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  • +1

    N.J. Suspends Doctor's License in Hepatitis Outbreak

    TRENTON, N.J. (AP) — A New Jersey doctor whom health officials suspect was the source of a hepatitis B outbreak had his medical license suspended indefinitely on Wednesday by state regulators. Nearly 3,000 of Dr. Parvez Dara's patients have been warned to get tested after five cancer patients tested positive for the disease, which is transmitted through exposure to infected blood ...
    Published almost 9 years ago | Rated: +1
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    Obama Budget Would Slow Medicare, Medicaid Growth

    Obama Budget Would Slow Medicare, Medicaid Growth
    WASHINGTON — The government's massive health insurance programs for the elderly and poor would grow more slowly under President Barack Obama's proposed budget. Obama wants to squeeze Medicaid and Medicare spending — including slimmer payments to private insurance plans — to help create a 10-year, $634 billion fund billed as a "down payment" on health care reform. Obama's budget proposal released ...
    Published almost 9 years ago | Rate This
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    MIT Olfactory Research Could Produce Artificial Noses

    MIT Olfactory Research Could Produce Artificial Noses
    The olfactory system is one of the oldest and definitely the most complex of a human's sensory equipment. It is not; however, anywhere near the most complex as far as Earth-based life goes. A human's olfactory system is driven by about 400 active genes, which express proteins called olfactory receptors. By comparison, mankind's faithful canine companions have over 1,000 of these ...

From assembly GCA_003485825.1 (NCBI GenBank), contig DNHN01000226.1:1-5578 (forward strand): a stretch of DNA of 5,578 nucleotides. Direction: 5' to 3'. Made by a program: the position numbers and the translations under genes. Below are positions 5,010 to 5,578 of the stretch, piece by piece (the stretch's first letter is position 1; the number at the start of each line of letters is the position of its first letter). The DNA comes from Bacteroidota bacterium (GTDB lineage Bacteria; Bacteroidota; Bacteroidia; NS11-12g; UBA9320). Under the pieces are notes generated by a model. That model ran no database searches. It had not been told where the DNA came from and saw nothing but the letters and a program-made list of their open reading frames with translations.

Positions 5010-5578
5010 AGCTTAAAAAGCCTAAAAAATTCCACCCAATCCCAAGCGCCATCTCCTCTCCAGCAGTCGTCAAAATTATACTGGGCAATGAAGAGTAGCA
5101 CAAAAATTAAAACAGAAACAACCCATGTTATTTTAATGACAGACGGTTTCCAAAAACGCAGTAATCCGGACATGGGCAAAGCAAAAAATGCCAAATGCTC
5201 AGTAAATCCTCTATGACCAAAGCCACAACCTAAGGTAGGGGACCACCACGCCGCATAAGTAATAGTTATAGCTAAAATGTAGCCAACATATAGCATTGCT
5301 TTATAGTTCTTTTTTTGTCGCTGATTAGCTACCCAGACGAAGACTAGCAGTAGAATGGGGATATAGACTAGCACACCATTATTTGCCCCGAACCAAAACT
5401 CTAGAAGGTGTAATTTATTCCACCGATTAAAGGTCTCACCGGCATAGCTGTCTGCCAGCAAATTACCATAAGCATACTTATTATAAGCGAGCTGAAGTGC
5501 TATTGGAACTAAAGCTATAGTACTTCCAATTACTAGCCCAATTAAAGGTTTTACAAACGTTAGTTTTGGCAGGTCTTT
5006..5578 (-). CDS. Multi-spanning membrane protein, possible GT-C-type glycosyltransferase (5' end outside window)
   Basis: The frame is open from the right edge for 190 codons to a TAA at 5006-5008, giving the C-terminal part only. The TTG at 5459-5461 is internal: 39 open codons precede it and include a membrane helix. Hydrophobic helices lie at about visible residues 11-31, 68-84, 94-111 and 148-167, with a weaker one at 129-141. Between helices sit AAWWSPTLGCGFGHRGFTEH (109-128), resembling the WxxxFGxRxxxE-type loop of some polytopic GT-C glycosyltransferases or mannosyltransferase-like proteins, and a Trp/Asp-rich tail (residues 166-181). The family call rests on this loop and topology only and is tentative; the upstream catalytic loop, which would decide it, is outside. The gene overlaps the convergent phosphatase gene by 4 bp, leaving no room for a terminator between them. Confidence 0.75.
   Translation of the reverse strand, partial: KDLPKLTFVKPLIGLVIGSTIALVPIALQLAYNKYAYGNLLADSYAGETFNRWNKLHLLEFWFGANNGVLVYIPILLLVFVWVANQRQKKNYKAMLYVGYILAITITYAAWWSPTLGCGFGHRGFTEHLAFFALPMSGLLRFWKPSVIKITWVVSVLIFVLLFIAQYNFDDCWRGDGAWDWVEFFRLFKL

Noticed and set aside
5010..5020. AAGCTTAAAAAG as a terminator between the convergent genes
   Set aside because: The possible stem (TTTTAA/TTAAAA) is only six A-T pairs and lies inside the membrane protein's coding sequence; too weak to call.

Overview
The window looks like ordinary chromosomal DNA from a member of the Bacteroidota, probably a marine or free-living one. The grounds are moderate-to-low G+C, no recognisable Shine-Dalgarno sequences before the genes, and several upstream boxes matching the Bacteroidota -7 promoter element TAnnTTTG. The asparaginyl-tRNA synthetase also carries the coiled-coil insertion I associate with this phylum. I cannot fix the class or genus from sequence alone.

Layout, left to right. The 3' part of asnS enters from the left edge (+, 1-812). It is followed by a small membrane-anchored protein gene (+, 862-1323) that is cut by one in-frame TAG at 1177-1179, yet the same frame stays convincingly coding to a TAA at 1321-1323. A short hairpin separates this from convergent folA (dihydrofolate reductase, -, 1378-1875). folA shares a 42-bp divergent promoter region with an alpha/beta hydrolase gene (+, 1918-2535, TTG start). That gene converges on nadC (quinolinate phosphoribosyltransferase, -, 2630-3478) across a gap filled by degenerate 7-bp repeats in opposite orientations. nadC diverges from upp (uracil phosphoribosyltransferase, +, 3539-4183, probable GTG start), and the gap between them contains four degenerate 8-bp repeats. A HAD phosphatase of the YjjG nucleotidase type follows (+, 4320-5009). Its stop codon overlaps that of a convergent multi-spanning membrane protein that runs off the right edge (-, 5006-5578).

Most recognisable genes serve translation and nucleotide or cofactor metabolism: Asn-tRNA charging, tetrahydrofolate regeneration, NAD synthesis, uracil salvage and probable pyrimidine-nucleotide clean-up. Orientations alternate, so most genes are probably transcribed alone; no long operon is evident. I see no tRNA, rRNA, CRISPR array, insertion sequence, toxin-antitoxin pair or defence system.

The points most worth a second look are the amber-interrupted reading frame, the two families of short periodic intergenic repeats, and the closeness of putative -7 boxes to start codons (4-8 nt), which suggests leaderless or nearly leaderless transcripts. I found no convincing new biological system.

Published over 9 years ago | Rate This
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    Genentech Pulls Drug from Market for Safety

    Genentech Pulls Drug from Market for Safety
    SOUTH SAN FRANCISCO, Calif. - The Genentech unit of drugmaker Roche Holding AG is pulling the psoriasis treatment Raptiva off the U.S. market because of links to an often fatal brain infection. The move comes only about six months after the company updated the drug's labeling to carry warnings of links to a rare nervous system disorder called progressive multifocal leukoencephalopathy, ...
    Published almost 9 years ago | Rate This
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    33 Premature Babies Feared Exposed to Swine Flu

    33 Premature Babies Feared Exposed to Swine Flu
    GREENSBORO, N.C. - Thirty-three infants born prematurely at a North Carolina hospital are receiving precautionary swine flu treatment after possibly being exposed to the virus by a respiratory therapist. Moses Cone Health System officials said Wednesday that none of the infants in a neonatal intensive care unit at the Women's Hospital of Greensboro has symptoms of the disease. The infants are ...